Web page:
Upon the inner walls that faced the court they spaced and clustered the windows irregularly, tucking sun-bursts beneath the gables, and breaking the sheer height of their walls by light hanging balconies. Even the dormer windows upon one steep roof differ from those upon its neighbor; and the iron balconies are set at irregular heights. This joyous freedom in design is seen in the grotesque old water-spouts, now so rare, and in the cornices; here a dado of iron wreaths set beneath projecting eaves, there a quaint brick pattern, and again a lace-like cornice of red tiles laid one above another. In the tracery of the transoms this spontaneity in design flowers forth again, and in the hinges of the doors; the evolution of this primitive, wrought-iron hinge, nailed across the door, in itself forming a fascinating study of design that has arisen from the simple form dictated by the first need.
in the old quarter there are projecting roofs of mossy red tiles.
p180 The love of the arch and the heavy pillar is everywhere marked. Where the home is too humble to express it otherwise one sometimes finds the heavy batten blinds slightly arched. And in the court-yards there are often arcades running beneath the upper balcony. Sometimes, as in the old Absynthe house, one finds a solitary pillar, the remnant of a long arcade, the rest of which has been swept away.
Perhaps, all in all, the charm of this French quarter lies in the wonderful color harmonies that flash upon one at each street crossing.
Shrimp-pink and salmon, and deep, dull red; blue, as silvery and soft as a dove's wing, and blue as deep as the water of Lake Pontchartrain; yellow, from palest tint, through cadmium, to orange; and again the purple of a rain-cloud; all these, and many more, are the colors ones sees upon the stucco walls; while often a wainscot band of darker color — red upon dull blue, blue upon gray, or maroon upon a yellow wall — borders the building. Faded by the sun, drenched by the rain, all tints are soon wrought into wonderful warm grays and such color symphonies as the individual inhabitant dreamt not of. For with the love of color that is inherent in Southern peoples, each shop-proprietor, when a pot of paint comes to his hand, splashes it over his share of house-front; and the weather, that greatest artist of all, straightway brushes it into harmony with its neighbors.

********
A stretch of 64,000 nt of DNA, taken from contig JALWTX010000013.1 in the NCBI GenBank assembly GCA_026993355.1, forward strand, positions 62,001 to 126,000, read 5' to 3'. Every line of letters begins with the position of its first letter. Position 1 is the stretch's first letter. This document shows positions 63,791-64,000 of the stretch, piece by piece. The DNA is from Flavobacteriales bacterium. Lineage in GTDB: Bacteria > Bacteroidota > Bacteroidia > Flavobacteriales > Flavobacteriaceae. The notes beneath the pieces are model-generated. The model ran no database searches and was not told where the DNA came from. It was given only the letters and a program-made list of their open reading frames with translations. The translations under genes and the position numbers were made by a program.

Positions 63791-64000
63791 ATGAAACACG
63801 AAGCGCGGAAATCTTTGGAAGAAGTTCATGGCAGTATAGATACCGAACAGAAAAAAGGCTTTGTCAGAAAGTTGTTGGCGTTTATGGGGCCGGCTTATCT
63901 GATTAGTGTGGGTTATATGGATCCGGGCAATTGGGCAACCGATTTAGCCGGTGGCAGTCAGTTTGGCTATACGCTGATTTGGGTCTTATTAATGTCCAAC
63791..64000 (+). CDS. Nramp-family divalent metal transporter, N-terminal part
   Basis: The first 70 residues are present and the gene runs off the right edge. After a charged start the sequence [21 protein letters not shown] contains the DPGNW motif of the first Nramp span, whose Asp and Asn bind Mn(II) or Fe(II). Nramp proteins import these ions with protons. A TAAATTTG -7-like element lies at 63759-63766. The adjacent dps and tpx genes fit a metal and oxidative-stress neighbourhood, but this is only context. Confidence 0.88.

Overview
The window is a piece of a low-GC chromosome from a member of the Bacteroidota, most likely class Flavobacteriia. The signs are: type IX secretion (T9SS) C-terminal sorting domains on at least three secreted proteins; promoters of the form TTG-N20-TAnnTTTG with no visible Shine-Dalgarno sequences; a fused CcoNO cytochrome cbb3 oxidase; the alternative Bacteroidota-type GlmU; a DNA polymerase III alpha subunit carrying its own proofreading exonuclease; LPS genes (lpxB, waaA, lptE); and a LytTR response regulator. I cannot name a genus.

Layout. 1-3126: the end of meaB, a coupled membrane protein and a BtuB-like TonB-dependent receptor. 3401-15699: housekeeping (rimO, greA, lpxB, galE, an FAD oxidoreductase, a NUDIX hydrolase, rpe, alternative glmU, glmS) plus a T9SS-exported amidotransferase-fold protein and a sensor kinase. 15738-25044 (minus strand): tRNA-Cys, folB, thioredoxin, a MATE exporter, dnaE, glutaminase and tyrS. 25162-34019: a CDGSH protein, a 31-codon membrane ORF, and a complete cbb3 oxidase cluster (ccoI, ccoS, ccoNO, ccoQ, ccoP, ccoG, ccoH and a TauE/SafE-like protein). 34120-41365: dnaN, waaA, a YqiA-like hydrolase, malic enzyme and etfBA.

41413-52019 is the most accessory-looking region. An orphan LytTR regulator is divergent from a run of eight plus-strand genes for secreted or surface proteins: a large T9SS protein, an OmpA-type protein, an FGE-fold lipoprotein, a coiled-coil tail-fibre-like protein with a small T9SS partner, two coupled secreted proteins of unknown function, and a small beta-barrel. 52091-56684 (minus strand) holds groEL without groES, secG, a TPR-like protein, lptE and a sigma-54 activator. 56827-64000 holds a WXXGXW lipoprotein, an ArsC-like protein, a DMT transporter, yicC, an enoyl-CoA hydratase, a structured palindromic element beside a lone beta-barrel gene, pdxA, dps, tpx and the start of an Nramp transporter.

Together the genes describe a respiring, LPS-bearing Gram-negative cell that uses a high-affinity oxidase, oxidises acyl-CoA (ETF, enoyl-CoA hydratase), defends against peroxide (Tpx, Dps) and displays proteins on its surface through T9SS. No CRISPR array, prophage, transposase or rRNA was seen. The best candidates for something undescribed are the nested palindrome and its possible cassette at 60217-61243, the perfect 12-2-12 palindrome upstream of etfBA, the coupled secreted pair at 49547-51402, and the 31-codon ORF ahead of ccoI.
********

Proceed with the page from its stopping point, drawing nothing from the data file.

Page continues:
Here a little old cabin built long ago of flat-boat timber — dark, heavy, weather-stained — and there a narrow old brick building, mossy from dampness and decay, jostle their stucco neighbors. And over each, like the visor of a cap, droops the projecting roof of mossy plank or shingle; or of the now so rare red tiles, with their green weed-growth. In sharp contrast with the black mud and gray cobble-stones of the streets, the box-steps of these humbler Creole houses are daily scrubbed golden with powdered yellow ochre, or bright red with brick dust; the banquette and even the narrow paved alley-way (when the high green gate opens to give us a glimpse) also gleaming clean and red. Into this happy gamut of color the reserved tones of more pretentious dwellings bring their quiet browns and grays; and the bits of green growth that everywhere, in this warm, moist climate, edge in amid brick and plaster add their touch to make this old French quarter one of the most artistically picturesque spots in America.
1 Banquette — sidewalk.
a I transcribed the text from the original pages of the November, 1906 issue of Craftsman, bound in with other New Orleans material in a collection (TD 525.N4N5) at the University of Chicago's John Crerar Library. My transcription has been carefully proofread and is thus presumably errorfree; if, of course, you should find the inevitable error, please let me know.
b For a considerably more detailed (and sympathetic) view of the decay of these old houses, from a very different viewpoint, see Eleanor McMain's exactly contemporary report (1905), Behind the Yellow Fever in Little Palermo.
Images with borders lead to more information.
The thicker the border, the more information. (Details here.)
History of New Orleans
A page or image on this site is in the public domain ONLY
if its URL has a total of one *asterisk.
If the URL has two **asterisks,
the item is copyright someone else, and used by permission or fair use.
If the URL has none the item is © Bill Thayer.
See my copyright page for details and contact information.
Page updated: 12 Sep 05